The National Park System has 28 different kinds of designations in all, although they are all designated national parks regardless of the name.
National parks may safeguard some of the most well-known landmarks, but national forests feature equally stunning scenery. The United States Forest Service, which is part of the Department of Agriculture, maintains 154 national forests under a multiple use philosophy, which means they provide a variety of benefits to Americans, such as lumber, grazing, minerals, and recreation.
National forests are sometimes less popular than national parks because they are located near them. Great Smoky Mountains National Park, for example, is surrounded by three national forests: Cherokee, Pisgah, and Nantahala. These woodlands frequently serve as a protective buffer around parks.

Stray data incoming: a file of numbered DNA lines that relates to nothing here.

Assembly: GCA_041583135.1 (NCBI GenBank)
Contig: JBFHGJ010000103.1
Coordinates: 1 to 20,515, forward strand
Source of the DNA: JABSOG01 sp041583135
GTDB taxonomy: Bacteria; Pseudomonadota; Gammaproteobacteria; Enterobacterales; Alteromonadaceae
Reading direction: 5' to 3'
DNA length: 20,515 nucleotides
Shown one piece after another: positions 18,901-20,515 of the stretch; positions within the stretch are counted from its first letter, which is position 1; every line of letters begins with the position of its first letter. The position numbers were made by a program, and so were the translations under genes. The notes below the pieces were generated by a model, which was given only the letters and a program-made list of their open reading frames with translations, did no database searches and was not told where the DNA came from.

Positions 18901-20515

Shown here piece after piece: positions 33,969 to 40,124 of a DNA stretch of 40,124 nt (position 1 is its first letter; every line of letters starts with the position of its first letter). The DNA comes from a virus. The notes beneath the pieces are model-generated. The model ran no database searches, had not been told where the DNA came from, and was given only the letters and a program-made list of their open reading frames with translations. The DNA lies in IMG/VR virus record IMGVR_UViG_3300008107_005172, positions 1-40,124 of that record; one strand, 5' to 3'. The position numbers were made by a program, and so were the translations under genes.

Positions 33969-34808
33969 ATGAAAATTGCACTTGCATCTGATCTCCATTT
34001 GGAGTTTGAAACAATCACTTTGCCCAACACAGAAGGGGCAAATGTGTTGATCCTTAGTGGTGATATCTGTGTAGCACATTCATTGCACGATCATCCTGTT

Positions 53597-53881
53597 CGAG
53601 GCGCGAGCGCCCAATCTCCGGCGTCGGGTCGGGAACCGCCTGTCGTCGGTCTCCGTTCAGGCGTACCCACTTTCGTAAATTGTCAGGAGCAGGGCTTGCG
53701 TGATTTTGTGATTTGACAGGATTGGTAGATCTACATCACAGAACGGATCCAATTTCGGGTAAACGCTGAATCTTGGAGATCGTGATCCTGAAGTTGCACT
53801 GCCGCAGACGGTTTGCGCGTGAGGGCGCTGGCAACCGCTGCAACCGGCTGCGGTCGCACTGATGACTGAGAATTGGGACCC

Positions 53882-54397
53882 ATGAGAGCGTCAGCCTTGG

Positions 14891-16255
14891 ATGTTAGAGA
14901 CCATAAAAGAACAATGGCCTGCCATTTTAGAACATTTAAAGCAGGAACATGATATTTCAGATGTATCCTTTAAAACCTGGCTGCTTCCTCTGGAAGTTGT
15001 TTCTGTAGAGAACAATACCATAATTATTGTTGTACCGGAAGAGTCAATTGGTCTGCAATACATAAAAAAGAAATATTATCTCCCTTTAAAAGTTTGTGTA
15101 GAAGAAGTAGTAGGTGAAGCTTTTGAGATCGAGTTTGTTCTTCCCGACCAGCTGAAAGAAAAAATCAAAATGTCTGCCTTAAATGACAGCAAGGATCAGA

National Wildlife Refuges
If national parks are America's best concept, national wildlife refuges are the country's best-kept secret. The United States Fish and Wildlife Service oversees wildlife refuges in order to protect America's fish, wildlife, and plants.
The Refuge System, which began in 1903 with the establishment of Pelican Island National Wildlife Refuge by President Theodore Roosevelt, has grown to include over 560 locations. With at least one wildlife sanctuary in every state and territory (and one within an hour's drive of most large cities), they provide an opportunity for urbanites and others to reconnect with nature.